Tuesday, May 19, 2009

Ethics

I just finished by Master's Degree in Information Management at ASU - congratulations to me! - and was a little surprised at one of the convocation speeches.  If I remember correctly, it was the Dean of the School of Business, and what was surprising was how many times he talked about ethics and being ethical.  He spoke of President Obama's commencement speech that blamed the current financial crisis on Wall Street and urged all of us to conform to ethical standards so that we do not have these sort of crises in the future.

I was struck at how true those statements were.  Many on the left are blaming our problems on under-regulated capitalism.  Their solution is more regulation.  I don't think that's the case.  Our current financial problems have been caused by greed and lack of ethics.  More regulation may or may not have slowed the descent but as long as greedy and unethical behaviour continues, we will continue to have these issues.  Capitalism, like democracy, can only function well in honest and ethical hands.  

One of the great things about capitalism is that it's self-correcting.  Businesses run by the greedy and unethical tend to collapse in on themselves (Enron, Worldcom, large banks, etc).  This clears the way for other businesses to step in and take their place.  Unfortunately, our government has decided that certain businesses are too big to fail and are propping up those companies with taxpayer money.  This seems to send the message that it's OK to lie, cheat, and steal as long as you know that the government won't let you fail.  I don't think that's right.

We live in difficult times.  We are suffering from the aftermath of unrestrained selfishness and greed.  I hope that as a society, we can overcome this and start bringing ethics back into business and government alike.  That is the only way we will be able to weather this storm.

Wednesday, May 06, 2009

When Government "Rescues" The Auto Industry


There is an excellent column today in the Arizona Republic by Robert Robb. It's called The Chrysler Power Grab. Don't get confused, this is not about Chrysler grabbing power but the government using its "bailout" to benefit the union.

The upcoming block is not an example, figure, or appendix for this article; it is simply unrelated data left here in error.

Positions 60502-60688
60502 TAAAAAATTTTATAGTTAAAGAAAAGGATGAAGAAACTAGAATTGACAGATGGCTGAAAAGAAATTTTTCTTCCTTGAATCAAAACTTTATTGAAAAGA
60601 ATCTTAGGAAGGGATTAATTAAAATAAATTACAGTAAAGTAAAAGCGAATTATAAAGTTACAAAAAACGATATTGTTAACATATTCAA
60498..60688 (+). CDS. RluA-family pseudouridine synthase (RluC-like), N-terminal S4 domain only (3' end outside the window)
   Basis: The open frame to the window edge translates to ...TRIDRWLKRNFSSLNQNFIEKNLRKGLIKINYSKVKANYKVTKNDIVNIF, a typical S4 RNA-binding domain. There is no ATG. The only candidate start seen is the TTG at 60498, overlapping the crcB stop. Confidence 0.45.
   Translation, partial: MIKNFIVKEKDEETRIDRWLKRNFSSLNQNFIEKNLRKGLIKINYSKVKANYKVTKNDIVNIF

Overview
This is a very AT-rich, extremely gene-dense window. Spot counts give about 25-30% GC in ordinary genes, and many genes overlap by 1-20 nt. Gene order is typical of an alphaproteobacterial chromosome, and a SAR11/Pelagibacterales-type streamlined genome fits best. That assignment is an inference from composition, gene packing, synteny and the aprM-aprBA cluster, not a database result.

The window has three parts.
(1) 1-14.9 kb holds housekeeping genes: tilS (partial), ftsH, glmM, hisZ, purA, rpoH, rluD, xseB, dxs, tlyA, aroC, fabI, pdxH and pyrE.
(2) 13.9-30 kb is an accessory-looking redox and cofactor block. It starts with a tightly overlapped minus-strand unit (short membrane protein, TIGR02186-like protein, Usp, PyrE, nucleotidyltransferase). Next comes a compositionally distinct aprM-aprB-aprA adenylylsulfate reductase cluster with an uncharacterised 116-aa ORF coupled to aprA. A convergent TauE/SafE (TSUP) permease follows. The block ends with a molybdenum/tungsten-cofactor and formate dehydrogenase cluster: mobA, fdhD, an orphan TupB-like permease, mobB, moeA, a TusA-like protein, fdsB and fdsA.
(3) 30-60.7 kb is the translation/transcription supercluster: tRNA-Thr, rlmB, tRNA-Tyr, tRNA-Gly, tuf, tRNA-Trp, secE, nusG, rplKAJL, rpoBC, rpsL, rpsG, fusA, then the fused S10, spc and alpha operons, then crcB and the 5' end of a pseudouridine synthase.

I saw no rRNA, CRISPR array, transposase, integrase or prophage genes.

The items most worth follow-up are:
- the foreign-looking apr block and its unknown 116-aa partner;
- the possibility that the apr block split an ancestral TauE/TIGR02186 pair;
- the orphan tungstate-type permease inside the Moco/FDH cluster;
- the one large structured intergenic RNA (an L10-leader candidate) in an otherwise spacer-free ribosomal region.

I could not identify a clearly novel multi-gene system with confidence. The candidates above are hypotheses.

Mr. Robb points out that the terms that the government is forcing Chrysler to ask for are as follows:

The Obama administration is attempting to muscle past this law. Under its proposal, the health care trust of the auto workers' union, an unsecured creditor, would forgive 57 percent of what Chrysler owes it, and receive 55 percent of the company's equity in exchange. The federal government would forgive about a third of what it would loan Chrysler and receive 8 percent of the company's equity. Fiat would pay nothing for its 20 percent initial ownership.

The secured creditors, with the first claim on Chrysler's assets, were asked to forgive 70 percent of what they are owed and receive nothing in equity. When they refused and forced the company into bankruptcy, they were excoriated by Obama – a shameful act by a president who pledged to uphold the law, not make it up as he went along.

This is the equivalent of you going bankrupt and the bankruptcy court deciding to give your house to the credit card companies and telling the mortgage company to forgive 70% of your mortgage and to give up any ownership of the house. Does that make any sense? Well, it turns out the credit card companies appointed the judge...

This is why government should stay out of business.

Read the column. It's very good and kind of scary at the same time.